Editor’s note: This guest post was written by Lodewijk van de Broek of the How to Be an Original blog.
In the past two months my laptop has been stolen twice. The first time someone broke into my car and the second time was four weeks later when someone invaded our home. That second time they took the entire bag I take to work, with the laptop, my PDA, some paper files and notebooks.
According to the police the two incidents are most likely not related, since the home invasion appeared to be a quick one. We are only missing some “quick grabs”. But it sure does shake your world!
My family and I learned many lessons from these two events, and my employer too (as they were company laptops). But what struck me in both events was how minor the damage was as far as data loss was concerned, both digital and analog. This was largely due to productivity habits I have adopted in the last year.
No data on laptops
A year ago I wasn’t all that organized at all. I used to clutter my laptop’s desktop with temporary files, and store all kinds of documents on the local hard drive. This is an annoying habit, because there are all kinds of places to search if you happen to look for a specific file.
I changed this to be more productive. I adopted the habit of not having any unique data on my laptop, whenever possible. I moved all document to the company servers (see this equivalent for home users), give or take a file that’s a work in progress, and I mean that literally! And I adopted a habit of keeping it like that.
This habit has saved me a lot of time on a day to day basis. But it saved me massive amounts of work when my laptop got stolen. Imagine the consequences:
- I would have lost a great deal of non-recoverable work
- I would not have known what I would have missed exactly
- I would have been searching for files that might or might not have been on that laptop for many months to come
- Possibly company critical information might have been on the streets
Synchronize electronic devices
This may sound stupid, but if you have unique data on your PDA or other electronic device: synchronize or back-up often! I didn’t do this often until several months ago. This was both due to simple laziness and due to technology challenges (two-way synch horror).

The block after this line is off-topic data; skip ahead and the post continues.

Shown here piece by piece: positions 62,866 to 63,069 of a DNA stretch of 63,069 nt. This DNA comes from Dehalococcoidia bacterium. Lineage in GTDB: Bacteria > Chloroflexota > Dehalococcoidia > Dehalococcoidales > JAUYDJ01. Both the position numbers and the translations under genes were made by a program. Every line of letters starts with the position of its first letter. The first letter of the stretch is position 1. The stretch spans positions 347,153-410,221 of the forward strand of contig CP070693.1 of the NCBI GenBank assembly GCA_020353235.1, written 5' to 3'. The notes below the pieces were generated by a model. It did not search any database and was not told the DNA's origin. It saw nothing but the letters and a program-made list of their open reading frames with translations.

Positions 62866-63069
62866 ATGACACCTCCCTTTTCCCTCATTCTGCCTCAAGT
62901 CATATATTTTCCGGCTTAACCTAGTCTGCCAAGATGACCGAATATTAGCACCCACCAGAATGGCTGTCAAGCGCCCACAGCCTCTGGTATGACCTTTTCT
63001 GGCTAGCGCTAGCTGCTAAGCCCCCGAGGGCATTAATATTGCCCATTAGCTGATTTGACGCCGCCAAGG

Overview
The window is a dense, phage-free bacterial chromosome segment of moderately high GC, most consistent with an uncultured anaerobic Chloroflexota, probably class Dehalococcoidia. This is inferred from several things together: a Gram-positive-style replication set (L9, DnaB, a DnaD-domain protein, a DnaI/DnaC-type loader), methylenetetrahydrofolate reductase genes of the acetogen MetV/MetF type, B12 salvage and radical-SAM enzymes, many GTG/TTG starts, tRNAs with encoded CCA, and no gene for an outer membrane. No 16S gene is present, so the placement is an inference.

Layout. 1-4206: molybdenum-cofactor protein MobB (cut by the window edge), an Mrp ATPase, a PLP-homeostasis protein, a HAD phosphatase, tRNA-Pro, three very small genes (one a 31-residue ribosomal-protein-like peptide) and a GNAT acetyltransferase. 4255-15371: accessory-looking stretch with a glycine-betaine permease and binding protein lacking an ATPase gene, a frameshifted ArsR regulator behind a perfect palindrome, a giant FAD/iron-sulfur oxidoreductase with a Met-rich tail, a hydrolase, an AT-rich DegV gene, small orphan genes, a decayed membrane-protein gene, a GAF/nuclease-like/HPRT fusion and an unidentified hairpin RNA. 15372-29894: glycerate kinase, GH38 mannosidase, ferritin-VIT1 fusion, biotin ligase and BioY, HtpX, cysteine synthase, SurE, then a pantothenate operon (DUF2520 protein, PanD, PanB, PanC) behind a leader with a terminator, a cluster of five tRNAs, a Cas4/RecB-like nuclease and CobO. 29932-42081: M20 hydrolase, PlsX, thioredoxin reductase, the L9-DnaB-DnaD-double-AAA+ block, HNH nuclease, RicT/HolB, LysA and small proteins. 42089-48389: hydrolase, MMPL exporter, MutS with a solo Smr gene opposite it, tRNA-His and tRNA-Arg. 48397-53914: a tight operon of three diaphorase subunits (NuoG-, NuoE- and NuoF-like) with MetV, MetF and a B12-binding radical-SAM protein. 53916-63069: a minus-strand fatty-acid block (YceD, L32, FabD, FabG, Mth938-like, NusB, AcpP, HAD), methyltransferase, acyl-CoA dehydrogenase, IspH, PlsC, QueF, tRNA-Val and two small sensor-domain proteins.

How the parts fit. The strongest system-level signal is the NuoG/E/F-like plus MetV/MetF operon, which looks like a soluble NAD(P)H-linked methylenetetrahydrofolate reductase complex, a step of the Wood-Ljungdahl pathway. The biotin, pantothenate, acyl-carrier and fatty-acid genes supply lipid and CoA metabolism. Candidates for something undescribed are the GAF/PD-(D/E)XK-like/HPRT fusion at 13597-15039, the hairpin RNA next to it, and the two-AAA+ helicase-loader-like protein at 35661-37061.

I changed this for my (private) appointments and my contacts only months ago. But I had just started using my PDA for my GTD-system when it got stolen. That one was local…so all data was lost. And I can start over again.
Carry only what you need
In quite the same manner as I cluttered my laptop, I also cluttered my workspace. I had many backlogs, and I often took a lot of paper home, so I could work from home. I didn’t need all of it, but I knew that the specific piece of information I needed was somewhere in that pile.
This too has changed in the past year. I set up an archiving system according to the Getting Things Done guidelines and worked my way through my backlogs. Now whenever I wanted to bring stuff home, I would just lift that specific folder from the archive and take it home.
When my bag was stolen, it happened to have no folders in it. Nevertheless this habit saved me a lot of the same troubles as described above, because I probably would’ve had a large pile in there otherwise.
With the new habit I would have known exactly what folders I was missing. It wouldn’t get them back, but at least I would know what I was missing.
Skills are more important than notes
I did carry two notebooks around too. One was with the notes of my training to be a certified NLP Practitioner and one was the Inspiration File with ideas for my blog. They were both on paper only, so they really got lost. Losing the notes only a week before the certification wasn’t convenient (to say the least)!
What I learned from losing both notebooks is that the skills are way more important than the actual books. I didn’t need the notes to be a good NLP Practitioner, and I didn’t need my Inspiration File for inspiration. Losing them affirmed me in my skills, but it was darn inconvenient nevertheless!
Imagine your bag being stolen right now
Adopting productivity habits has brought me more than I had imagined. They save me a bundle of time in day to day life and they saved a lot of time and annoyances in the case of the theft. Twice. In a month.
So if Leo hasn’t convinced you yet on the benefits of productivity habits, add a possible theft to the equation. Just take a look at the bag you carry to work right now. And imagine what the impact would be if it got stolen. The impact might be a lot bigger than you expect!
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